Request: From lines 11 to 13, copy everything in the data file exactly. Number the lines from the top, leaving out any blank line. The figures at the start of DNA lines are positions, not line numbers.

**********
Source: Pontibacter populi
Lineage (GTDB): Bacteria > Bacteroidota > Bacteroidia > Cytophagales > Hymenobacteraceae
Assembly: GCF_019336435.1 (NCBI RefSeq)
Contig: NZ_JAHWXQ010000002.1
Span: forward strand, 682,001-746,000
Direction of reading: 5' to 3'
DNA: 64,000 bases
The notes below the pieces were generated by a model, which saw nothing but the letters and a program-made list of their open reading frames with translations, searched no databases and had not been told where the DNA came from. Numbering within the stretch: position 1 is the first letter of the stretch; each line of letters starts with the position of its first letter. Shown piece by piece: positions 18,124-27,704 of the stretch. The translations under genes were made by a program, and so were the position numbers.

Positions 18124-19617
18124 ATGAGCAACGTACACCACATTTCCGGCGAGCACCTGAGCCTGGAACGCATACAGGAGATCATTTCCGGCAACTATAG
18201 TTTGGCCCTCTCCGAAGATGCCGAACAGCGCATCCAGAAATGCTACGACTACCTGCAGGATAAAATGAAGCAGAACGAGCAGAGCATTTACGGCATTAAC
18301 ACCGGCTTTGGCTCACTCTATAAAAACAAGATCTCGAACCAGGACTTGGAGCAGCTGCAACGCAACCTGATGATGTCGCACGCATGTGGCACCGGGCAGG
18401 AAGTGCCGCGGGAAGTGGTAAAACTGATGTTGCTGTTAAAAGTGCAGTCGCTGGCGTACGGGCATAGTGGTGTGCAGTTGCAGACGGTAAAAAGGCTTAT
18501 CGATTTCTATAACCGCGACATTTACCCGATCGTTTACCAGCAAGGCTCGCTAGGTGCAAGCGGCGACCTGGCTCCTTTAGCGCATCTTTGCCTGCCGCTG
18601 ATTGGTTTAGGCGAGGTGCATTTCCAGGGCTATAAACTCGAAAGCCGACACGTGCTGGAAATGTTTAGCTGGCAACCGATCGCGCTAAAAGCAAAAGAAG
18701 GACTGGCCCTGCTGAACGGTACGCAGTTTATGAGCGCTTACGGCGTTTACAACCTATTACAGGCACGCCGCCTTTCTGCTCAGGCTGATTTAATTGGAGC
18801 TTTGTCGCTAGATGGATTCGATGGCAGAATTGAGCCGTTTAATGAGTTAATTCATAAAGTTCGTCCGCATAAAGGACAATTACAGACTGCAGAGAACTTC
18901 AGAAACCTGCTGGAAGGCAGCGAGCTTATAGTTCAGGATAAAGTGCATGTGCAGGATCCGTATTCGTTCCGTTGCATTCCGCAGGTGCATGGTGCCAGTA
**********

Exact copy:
18201 TTTGGCCCTCTCCGAAGATGCCGAACAGCGCATCCAGAAATGCTACGACTACCTGCAGGATAAAATGAAGCAGAACGAGCAGAGCATTTACGGCATTAAC
18301 ACCGGCTTTGGCTCACTCTATAAAAACAAGATCTCGAACCAGGACTTGGAGCAGCTGCAACGCAACCTGATGATGTCGCACGCATGTGGCACCGGGCAGG
18401 AAGTGCCGCGGGAAGTGGTAAAACTGATGTTGCTGTTAAAAGTGCAGTCGCTGGCGTACGGGCATAGTGGTGTGCAGTTGCAGACGGTAAAAAGGCTTAT